Employees are imbued with certain rights, including state and federal requirements that protect them. You need to know what those rights are and stay within the law or risk facing a legal challenge.
1. Minimum wage and overtime. Federal law determines base pay, right? Yes, but if your state has a higher minimum wage then you must pay your employees that amount or above. Not all jobs require a minimum hourly payment, while hours worked in excess of 40 per week may require overtime pay. Overtime pay is typically compensated at 1.5 times the base pay. For example, if you pay your employees $8 per hour, then you will pay them $12 per hour for each extra hour worked.
2. Breaks and vacation. Some states require employers to provide workers with a paid 10-minute break for every four hours worked. They may also be entitled to an unpaid 30-minute meal break, usually for every five hours worked. Vacation, sick time and holiday pay are typically not mandated by law. You can, of course, offer these benefits, but there is usually no requirement by the states for you to do so.
3. Employee deductions. You must withhold certain deductions from your employee paychecks including state and federal income taxes. Also, if there is a garnishment attached to an individual’s pay, then that must be withheld as well. If your employees contribute to insurance and retirement plans, those represent additional deductions. You may not, however, deduct for business expenses, medical or physical examinations, uniforms, gratuities, or for photographs.
4. Worker disability and accommodation. Employers must provide “reasonable accommodation” to disabled employees under the Americans With Disabilities Act. These accommodations may include providing an interpreter, restructuring the work site, providing a flexible work schedule, and offering workplace adaptive equipment.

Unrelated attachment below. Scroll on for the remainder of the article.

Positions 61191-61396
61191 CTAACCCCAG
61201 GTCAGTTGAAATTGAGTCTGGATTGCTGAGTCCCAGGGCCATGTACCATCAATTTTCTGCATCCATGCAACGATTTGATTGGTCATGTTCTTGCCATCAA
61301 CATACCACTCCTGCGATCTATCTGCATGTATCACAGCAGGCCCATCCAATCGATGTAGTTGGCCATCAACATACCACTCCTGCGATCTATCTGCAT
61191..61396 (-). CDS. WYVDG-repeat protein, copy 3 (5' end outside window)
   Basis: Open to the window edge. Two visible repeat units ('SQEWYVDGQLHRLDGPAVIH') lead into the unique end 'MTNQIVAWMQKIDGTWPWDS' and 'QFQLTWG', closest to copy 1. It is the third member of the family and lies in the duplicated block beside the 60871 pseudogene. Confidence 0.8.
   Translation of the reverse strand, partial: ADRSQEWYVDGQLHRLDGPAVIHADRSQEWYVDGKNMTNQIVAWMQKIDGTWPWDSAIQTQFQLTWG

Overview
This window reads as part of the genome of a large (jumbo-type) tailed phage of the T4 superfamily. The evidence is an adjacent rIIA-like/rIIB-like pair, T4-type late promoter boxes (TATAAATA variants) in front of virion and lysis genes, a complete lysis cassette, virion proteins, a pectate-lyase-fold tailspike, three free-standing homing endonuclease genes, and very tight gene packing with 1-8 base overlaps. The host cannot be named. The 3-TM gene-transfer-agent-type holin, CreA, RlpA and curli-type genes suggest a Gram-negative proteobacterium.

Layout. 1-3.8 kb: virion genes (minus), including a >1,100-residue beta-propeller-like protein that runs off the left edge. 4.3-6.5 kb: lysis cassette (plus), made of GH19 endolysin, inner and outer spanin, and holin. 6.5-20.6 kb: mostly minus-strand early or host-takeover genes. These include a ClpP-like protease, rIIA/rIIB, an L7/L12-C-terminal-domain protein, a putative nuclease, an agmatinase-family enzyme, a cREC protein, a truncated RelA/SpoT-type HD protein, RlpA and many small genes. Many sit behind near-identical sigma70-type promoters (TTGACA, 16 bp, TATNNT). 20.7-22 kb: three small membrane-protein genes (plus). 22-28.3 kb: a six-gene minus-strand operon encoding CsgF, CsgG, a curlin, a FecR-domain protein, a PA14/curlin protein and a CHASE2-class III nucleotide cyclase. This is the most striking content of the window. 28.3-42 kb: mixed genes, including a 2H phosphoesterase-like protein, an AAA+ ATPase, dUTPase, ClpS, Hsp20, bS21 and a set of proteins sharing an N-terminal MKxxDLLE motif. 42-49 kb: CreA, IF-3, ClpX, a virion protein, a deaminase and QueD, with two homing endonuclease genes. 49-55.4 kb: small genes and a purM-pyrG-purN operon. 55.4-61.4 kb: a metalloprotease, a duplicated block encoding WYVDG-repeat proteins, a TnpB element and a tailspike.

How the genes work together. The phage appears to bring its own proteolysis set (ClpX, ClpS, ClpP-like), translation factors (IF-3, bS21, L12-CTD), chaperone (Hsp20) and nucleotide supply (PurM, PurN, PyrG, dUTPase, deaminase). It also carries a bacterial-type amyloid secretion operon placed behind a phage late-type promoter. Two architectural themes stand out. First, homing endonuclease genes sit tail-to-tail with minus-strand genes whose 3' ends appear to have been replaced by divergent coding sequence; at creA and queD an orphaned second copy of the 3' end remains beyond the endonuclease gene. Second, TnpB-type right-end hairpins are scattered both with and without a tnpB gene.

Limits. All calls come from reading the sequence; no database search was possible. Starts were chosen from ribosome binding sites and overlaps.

5. Unsafe working conditions. Working conditions must be kept safe otherwise you risk having your business fined, even shut down. Federal OSHA and state safety rules apply. If you require your employees to work with unsafe chemicals, you may be required to warn them before you expose them to the same. Some states require employers to provide workers access to company health and safety records stretching back for five years.
6. Noncompete clauses. Most states allow employers to provide noncompete clauses in employee contracts, what essentially keeps certain people from leaving your employment and heading to your competitor with secret information. It is important that these clauses provide a short time frame, are limited in area, and clearly define the competition if to be enforceable in court.
7. Termination for cause. Not every employee will work out. Some employees must be let go for attendance problems, substandard relations with other employees, or for poor attendance. State laws protect employees from termination without cause, that is where the employer fails to provide proof that the termination was justified.
Small business owners should familiarize themselves with state and federal employment laws. Problems with employees should always be documented, in factual detail, with the assumption that litigation will follow.
Your employees have certain workplace rights, what are upheld by state and federal laws. Those rights must be preserved or you risk facing legal ramifications. This article discusses several of the more notable rights that your employees have and what you must do to uphold them.
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